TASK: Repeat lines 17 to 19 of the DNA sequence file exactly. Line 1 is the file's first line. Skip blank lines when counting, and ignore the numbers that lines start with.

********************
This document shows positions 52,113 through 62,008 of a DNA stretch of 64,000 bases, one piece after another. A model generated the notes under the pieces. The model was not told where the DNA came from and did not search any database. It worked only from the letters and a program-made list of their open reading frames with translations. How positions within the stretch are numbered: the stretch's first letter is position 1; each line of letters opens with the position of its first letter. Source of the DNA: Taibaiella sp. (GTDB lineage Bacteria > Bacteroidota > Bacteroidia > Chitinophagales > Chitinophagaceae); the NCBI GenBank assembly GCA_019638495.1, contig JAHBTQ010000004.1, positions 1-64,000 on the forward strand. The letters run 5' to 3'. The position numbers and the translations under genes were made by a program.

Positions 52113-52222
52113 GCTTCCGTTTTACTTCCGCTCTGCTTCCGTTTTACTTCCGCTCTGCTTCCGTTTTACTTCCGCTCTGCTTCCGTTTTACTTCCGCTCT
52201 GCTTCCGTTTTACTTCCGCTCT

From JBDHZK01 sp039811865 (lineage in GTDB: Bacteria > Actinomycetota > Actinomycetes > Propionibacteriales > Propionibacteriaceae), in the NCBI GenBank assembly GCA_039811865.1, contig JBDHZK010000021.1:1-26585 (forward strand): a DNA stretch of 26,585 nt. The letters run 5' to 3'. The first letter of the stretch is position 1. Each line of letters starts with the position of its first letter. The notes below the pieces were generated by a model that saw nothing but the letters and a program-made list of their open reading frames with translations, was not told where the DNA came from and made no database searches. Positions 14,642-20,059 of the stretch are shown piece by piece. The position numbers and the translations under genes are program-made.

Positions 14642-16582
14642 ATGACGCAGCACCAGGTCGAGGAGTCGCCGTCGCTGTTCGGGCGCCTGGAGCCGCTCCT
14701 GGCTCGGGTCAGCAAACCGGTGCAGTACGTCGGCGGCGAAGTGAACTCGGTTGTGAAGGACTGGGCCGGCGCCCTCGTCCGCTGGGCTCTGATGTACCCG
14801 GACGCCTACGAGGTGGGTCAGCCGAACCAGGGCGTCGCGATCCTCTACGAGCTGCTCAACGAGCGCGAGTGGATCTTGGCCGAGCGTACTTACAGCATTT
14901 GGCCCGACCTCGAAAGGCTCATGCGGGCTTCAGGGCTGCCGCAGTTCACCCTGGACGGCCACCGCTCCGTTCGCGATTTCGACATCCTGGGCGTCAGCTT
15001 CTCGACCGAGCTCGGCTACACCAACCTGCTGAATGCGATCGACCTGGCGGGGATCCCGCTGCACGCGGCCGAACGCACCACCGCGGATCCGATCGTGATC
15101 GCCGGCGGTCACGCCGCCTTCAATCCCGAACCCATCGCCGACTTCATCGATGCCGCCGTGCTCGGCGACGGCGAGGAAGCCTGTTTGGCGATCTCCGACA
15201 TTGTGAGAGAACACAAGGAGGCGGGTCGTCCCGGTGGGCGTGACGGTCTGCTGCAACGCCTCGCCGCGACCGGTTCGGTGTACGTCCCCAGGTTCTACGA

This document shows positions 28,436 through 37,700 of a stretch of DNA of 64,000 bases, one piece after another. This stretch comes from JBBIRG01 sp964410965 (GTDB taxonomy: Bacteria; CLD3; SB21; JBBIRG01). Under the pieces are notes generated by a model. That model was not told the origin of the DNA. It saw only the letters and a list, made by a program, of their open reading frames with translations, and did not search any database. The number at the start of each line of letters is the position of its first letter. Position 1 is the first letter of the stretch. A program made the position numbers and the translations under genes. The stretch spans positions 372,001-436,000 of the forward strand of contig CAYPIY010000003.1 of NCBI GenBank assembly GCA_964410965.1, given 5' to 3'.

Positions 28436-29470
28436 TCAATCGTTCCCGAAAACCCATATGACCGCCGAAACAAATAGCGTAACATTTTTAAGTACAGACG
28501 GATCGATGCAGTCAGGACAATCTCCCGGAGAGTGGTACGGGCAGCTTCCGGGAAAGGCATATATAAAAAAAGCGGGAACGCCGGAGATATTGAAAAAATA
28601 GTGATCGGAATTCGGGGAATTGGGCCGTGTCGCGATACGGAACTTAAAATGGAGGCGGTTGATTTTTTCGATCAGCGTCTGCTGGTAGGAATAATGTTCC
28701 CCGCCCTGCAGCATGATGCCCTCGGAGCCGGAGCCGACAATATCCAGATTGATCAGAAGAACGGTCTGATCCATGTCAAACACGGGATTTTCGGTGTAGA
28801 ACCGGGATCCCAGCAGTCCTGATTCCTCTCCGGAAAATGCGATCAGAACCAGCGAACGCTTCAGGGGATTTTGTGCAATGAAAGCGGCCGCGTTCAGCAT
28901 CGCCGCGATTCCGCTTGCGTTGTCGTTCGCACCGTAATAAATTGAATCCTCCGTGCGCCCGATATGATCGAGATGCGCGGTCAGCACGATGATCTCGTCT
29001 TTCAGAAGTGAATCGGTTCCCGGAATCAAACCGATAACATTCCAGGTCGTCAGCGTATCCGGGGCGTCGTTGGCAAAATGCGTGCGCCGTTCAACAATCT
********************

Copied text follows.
28501 GATCGATGCAGTCAGGACAATCTCCCGGAGAGTGGTACGGGCAGCTTCCGGGAAAGGCATATATAAAAAAAGCGGGAACGCCGGAGATATTGAAAAAATA
28601 GTGATCGGAATTCGGGGAATTGGGCCGTGTCGCGATACGGAACTTAAAATGGAGGCGGTTGATTTTTTCGATCAGCGTCTGCTGGTAGGAATAATGTTCC
28701 CCGCCCTGCAGCATGATGCCCTCGGAGCCGGAGCCGACAATATCCAGATTGATCAGAAGAACGGTCTGATCCATGTCAAACACGGGATTTTCGGTGTAGA